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U.S. EX REL. PACE v. STERNES

November 2, 2004.

UNITED STATES OF AMERICA ex rel. ELTONZE PACE, Petitioner,
v.
JERRY STERNES, Warden of Dixon Correctional Center, Respondent.



The opinion of the court was delivered by: RONALD GUZMAN, District Judge

MEMORANDUM OPINION AND ORDER

Petitioner Eltonze Pace ("Pace") is in the custody of Respondent Warden of the Dixon Correctional Center, Dixon, Illinois, and is serving a fifty-year sentence for first-degree murder. Before the Court is Pace's petition for writ of habeas corpus pursuant to 28 U.S.C. § 2254. Respondent argues that each claim is procedurally defaulted. For the reasons stated below, the Court denies the petition.

FACTUAL BACKGROUND

  Lee Cole, Jr. ("Lee") testified that on July 19, 1995 at about 5:00 p.m., he was with his cousin, James Cole ("James"), and Demond Spraggs ("Spraggs") in a group of fifteen to twenty people socializing outside a friend's house. He heard Pace say to James, "Aren't you going to say excuse me for stepping on my shoe?" When Pace gestured with his hands indicating that he wanted to fight, Spraggs came between James and Pace. Pace then walked away but approached James a few minutes later and said, "Let's talk about this like men." James said, "Okay. Cool," and accompanied Pace to the back of the house. Pace then raised his shirt and drew a gun from his waistband, and James turned away as if to run toward the group. Pace said, "Why you disrespect me?" and shot James. After James fell to the ground, Pace shot him a second time.

  Spraggs testified that when James stumbled over Pace's shoe, Pace wanted to fight. Spraggs intervened and Pace walked away. Then Pace came back, said something to James, and they walked about fifteen or twenty feet away. Spraggs heard a gunshot, looked up and saw James fall to the ground. Pace then stood over him and shot once more.

  PROCEDURAL HISTORY

  In September 1998, a judge in Cook County found Pace guilty of first-degree murder, and he was sentenced to a term of fifty years in the Illinois Department of Corrections. Pace appealed to the Appellate Court of Illinois, First District, and raised only one issue: whether the sentence he received was excessive due to his lack of a previous criminal record and his rehabilitative potential. On June 4, 1998, the Appellate Court rejected Pace's claim and denied his appeal. Pace then filed a petition for leave to appeal the Appellate Court's decision to the Illinois Supreme Court which was subsequently denied.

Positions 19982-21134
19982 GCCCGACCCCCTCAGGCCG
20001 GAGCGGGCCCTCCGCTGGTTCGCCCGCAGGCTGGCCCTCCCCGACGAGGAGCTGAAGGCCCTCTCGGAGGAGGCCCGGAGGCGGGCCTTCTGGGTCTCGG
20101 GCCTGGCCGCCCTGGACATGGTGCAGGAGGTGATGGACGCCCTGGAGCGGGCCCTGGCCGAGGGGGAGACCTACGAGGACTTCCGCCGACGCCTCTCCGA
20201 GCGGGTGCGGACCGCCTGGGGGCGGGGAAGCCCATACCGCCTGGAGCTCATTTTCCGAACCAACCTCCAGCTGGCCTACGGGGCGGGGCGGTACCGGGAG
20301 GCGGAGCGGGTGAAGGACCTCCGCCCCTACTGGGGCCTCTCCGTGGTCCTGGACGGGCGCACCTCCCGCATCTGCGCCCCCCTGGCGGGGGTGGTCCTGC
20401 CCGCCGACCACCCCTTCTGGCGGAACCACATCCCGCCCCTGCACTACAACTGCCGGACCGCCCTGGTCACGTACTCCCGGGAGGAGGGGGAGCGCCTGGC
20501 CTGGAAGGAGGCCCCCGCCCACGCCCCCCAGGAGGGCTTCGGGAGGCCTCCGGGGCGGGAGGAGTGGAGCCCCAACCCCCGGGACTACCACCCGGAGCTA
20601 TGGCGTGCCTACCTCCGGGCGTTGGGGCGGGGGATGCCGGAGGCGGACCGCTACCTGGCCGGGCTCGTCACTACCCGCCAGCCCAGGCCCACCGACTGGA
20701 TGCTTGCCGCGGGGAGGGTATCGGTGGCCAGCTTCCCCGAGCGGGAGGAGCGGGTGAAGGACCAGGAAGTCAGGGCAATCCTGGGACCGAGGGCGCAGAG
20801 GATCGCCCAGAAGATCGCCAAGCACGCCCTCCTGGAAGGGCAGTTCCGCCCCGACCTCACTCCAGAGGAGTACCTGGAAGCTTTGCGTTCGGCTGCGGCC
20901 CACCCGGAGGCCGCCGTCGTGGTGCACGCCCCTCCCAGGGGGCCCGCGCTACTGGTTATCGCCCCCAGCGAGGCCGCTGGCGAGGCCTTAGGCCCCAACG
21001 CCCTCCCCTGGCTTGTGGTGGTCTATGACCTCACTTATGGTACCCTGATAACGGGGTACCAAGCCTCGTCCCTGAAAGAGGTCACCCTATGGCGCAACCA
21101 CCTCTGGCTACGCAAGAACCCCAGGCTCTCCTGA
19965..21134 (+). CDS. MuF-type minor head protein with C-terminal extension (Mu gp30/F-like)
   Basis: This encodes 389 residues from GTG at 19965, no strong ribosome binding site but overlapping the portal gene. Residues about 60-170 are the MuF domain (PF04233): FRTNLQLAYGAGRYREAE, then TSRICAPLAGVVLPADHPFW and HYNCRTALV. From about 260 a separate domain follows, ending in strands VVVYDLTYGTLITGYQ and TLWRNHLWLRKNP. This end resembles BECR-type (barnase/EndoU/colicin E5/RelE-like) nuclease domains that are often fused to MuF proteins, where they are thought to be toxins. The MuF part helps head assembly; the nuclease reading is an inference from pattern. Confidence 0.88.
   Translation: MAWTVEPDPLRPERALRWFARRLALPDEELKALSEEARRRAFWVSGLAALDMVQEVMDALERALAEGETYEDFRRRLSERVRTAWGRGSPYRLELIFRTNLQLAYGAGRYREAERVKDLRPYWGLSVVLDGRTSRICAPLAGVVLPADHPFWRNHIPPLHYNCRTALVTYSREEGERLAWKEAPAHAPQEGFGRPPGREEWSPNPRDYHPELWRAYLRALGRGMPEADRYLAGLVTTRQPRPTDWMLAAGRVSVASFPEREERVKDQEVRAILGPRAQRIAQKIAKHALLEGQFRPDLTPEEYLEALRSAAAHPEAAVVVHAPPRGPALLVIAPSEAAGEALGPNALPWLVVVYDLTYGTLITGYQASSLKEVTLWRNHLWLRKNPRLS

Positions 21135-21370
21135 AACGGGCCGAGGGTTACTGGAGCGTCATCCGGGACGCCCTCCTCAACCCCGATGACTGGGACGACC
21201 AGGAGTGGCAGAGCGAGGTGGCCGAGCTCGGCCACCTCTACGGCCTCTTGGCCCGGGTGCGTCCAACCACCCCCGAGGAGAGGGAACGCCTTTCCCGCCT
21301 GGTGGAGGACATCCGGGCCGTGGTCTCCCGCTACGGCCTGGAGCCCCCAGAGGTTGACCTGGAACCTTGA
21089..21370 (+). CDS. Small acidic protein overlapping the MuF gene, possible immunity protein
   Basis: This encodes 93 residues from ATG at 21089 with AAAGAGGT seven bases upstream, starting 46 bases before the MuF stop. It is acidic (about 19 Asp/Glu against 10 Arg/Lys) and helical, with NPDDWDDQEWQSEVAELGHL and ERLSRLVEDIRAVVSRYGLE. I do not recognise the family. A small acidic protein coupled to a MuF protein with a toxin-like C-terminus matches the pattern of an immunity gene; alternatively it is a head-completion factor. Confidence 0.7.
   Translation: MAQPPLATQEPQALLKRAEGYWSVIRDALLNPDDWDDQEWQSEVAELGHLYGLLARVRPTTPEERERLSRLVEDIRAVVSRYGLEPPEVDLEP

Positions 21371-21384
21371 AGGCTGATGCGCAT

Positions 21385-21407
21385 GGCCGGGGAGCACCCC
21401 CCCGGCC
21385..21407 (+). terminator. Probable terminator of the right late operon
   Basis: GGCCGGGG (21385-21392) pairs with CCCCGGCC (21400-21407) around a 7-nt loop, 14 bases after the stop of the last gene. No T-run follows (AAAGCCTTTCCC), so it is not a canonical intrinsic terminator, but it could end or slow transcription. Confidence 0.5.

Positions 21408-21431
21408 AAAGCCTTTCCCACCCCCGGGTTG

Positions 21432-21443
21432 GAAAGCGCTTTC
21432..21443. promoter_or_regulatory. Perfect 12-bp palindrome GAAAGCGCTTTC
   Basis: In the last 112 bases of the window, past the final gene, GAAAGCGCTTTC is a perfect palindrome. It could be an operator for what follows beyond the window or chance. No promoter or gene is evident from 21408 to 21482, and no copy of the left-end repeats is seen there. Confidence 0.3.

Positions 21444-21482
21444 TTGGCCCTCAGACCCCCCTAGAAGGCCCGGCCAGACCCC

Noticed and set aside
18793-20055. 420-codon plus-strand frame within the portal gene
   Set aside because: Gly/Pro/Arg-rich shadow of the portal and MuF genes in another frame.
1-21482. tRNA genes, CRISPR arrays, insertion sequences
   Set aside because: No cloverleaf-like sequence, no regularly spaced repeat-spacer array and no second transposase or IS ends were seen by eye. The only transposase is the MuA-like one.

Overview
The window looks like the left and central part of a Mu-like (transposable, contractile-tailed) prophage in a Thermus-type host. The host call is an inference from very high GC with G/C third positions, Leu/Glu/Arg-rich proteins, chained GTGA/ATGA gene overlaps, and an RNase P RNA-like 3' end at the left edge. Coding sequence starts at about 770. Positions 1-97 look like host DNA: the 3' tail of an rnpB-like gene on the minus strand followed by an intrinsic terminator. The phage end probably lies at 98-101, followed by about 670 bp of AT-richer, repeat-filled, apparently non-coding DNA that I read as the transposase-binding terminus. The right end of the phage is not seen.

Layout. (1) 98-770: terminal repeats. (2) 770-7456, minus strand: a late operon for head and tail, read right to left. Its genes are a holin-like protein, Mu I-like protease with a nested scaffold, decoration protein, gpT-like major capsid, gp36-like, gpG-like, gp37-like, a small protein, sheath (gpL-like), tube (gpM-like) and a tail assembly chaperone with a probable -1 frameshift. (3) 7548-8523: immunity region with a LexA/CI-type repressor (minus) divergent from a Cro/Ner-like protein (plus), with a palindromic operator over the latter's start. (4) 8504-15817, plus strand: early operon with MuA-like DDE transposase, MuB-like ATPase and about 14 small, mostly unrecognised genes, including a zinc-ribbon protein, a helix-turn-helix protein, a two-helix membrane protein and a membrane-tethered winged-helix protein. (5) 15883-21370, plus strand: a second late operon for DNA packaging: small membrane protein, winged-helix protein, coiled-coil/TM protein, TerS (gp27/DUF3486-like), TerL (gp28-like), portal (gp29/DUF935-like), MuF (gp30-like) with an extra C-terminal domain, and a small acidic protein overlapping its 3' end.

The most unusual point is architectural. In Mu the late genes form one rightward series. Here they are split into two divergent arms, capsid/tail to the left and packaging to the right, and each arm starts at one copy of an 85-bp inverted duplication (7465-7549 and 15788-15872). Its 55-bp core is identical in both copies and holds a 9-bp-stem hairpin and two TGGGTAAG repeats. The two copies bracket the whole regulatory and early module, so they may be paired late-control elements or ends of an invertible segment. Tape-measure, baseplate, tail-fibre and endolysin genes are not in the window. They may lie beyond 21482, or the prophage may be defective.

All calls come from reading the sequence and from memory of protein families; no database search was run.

On February 25, 1999, Pace filed a pro se petition for post-conviction relief in which he raised a claim of ineffective assistance of counsel for failing to cross-examine the State's two witnesses at trial. The State filed a motion to dismiss Pace's petition which was granted by the Circuit Court of Peoria County on December 27, 2001. Pace, who was represented by counsel, appealed the Circuit Court's decision to the Appellate Court of Illinois, First District. On January 29, 2003, the Appellate Court affirmed the dismissal of the post-conviction petition. Pace then filed a petition for leave to appeal to the Illinois Supreme Court which was denied on June 4, 2003.

  On August 7, 2003, Pace filed the instant habeas corpus petition. His petition raises two claims: (1) ineffective assistance of trial counsel; and (2) ineffective assistance of appellate counsel for failing to raise the issue of ineffective assistance of trial counsel.

  DISCUSSION

  The review of Pace's petition for writ of habeas corpus is governed by 28 U.S.C. § 2254 ("section 2254") as amended by the Antiterrorism and Effective Death Penalty Act of 1996. Federal courts may grant a writ of habeas corpus when a person is held in custody under a state court judgment in violation of the Constitution. Kavanagh v. Berge, 73 F.3d 733, 735 (7th Cir. 1996). Before determining whether a petitioner's habeas petition has merit, however, a court must decide whether the petitioner has waived his claim for federal habeas corpus relief because of a procedural default. See Riner v. Owens, 764 F.2d 1253, 1255 (7th Cir. 1985). Therefore, the Court must determine whether Pace's claims are procedurally defaulted before the Court can address the merits of his claims.

  I. Procedural Default

  A petitioner has procedurally defaulted on a claim that forms the basis for a habeas corpus petition when (1) the petitioner has failed to exhaust all remedies available to him in state court, or (2) the state court has disposed of the claim on independent and adequate state law grounds. See Rodriguez v. Peters, 63 F.3d 546, 555 (7th Cir. 1995); Coleman v. Thompson, 501 U.S. 722, 729 (1991). Procedural default may be overlooked if the petitioner can show good cause for the default and actual prejudice resulting therefrom, or ...


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